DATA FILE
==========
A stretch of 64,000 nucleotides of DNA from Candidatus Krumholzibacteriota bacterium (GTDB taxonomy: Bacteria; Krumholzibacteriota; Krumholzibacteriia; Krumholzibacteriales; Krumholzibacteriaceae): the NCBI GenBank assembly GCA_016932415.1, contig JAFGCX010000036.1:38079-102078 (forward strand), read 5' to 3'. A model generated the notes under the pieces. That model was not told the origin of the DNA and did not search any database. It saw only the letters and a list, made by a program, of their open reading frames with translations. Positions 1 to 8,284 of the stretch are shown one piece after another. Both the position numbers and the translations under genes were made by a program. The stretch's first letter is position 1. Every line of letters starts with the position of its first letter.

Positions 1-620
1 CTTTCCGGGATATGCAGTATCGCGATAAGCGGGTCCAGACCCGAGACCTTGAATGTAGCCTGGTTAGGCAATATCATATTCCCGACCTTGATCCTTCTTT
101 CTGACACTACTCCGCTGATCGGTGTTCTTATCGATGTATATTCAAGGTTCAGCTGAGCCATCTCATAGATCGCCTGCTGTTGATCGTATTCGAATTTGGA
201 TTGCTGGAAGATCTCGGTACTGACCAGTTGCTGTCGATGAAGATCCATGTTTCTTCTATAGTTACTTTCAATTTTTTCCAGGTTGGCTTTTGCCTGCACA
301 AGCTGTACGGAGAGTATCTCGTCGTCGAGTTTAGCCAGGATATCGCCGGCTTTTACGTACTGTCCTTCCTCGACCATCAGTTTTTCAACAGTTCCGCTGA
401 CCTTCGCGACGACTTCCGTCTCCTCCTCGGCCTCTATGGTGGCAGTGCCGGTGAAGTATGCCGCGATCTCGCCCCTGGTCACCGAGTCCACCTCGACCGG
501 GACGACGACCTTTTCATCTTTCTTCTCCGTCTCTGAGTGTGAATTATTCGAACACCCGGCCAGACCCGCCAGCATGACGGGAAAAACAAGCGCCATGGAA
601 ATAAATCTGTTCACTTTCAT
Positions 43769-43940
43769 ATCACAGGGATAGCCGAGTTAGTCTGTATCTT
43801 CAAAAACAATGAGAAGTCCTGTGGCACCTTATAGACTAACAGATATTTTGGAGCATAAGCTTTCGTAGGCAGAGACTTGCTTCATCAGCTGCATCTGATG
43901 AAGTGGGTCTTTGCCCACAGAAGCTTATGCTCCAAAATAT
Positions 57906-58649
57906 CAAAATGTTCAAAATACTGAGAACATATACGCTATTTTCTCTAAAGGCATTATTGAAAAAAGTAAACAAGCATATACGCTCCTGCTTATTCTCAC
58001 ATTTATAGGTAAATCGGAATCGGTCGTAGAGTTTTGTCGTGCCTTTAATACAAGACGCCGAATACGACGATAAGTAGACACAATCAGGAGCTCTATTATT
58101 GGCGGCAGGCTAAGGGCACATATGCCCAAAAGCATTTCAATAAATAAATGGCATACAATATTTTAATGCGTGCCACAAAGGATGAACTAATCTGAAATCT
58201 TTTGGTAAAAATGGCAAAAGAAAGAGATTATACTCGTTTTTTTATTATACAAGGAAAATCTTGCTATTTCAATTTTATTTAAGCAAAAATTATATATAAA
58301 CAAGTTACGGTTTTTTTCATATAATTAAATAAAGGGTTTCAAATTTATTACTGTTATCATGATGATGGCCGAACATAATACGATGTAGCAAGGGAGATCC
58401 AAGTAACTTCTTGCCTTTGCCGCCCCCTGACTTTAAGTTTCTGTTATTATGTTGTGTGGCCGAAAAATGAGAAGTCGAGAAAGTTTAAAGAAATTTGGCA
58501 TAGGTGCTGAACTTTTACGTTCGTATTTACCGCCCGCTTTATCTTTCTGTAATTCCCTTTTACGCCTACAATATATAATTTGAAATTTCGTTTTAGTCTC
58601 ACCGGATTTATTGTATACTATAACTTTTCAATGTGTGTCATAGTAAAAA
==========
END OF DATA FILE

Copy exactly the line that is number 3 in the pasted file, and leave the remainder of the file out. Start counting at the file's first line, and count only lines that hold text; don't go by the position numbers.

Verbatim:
1 CTTTCCGGGATATGCAGTATCGCGATAAGCGGGTCCAGACCCGAGACCTTGAATGTAGCCTGGTTAGGCAATATCATATTCCCGACCTTGATCCTTCTTT